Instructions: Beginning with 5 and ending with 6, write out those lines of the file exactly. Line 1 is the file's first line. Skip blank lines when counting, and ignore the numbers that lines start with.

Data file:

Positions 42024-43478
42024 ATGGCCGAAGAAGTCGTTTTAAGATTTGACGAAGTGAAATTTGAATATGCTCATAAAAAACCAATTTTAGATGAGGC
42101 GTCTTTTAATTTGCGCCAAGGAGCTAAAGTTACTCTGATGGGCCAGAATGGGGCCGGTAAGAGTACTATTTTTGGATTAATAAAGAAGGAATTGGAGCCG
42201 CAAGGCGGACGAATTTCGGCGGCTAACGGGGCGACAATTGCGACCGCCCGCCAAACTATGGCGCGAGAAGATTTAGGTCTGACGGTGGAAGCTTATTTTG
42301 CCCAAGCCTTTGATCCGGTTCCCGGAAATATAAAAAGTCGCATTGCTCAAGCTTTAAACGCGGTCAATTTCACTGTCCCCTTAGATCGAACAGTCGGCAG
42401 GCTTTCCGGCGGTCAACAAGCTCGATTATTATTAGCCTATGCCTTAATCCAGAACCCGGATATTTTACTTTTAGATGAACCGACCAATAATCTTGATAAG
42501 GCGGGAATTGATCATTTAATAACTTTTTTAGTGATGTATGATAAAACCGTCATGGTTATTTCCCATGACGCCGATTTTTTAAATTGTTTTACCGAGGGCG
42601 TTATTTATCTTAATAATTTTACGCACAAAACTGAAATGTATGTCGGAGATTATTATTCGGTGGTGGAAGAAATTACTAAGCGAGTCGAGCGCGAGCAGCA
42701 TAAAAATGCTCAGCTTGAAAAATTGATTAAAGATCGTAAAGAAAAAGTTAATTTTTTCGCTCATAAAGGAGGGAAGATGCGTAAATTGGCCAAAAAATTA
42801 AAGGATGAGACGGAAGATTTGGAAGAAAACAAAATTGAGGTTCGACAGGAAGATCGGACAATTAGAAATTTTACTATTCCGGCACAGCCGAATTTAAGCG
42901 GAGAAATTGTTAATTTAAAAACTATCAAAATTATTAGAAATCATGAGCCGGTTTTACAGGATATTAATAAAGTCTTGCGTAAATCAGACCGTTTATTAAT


42301 CCCAAGCCTTTGATCCGGTTCCCGGAAATATAAAAAGTCGCATTGCTCAAGCTTTAAACGCGGTCAATTTCACTGTCCCCTTAGATCGAACAGTCGGCAG
42401 GCTTTCCGGCGGTCAACAAGCTCGATTATTATTAGCCTATGCCTTAATCCAGAACCCGGATATTTTACTTTTAGATGAACCGACCAATAATCTTGATAAG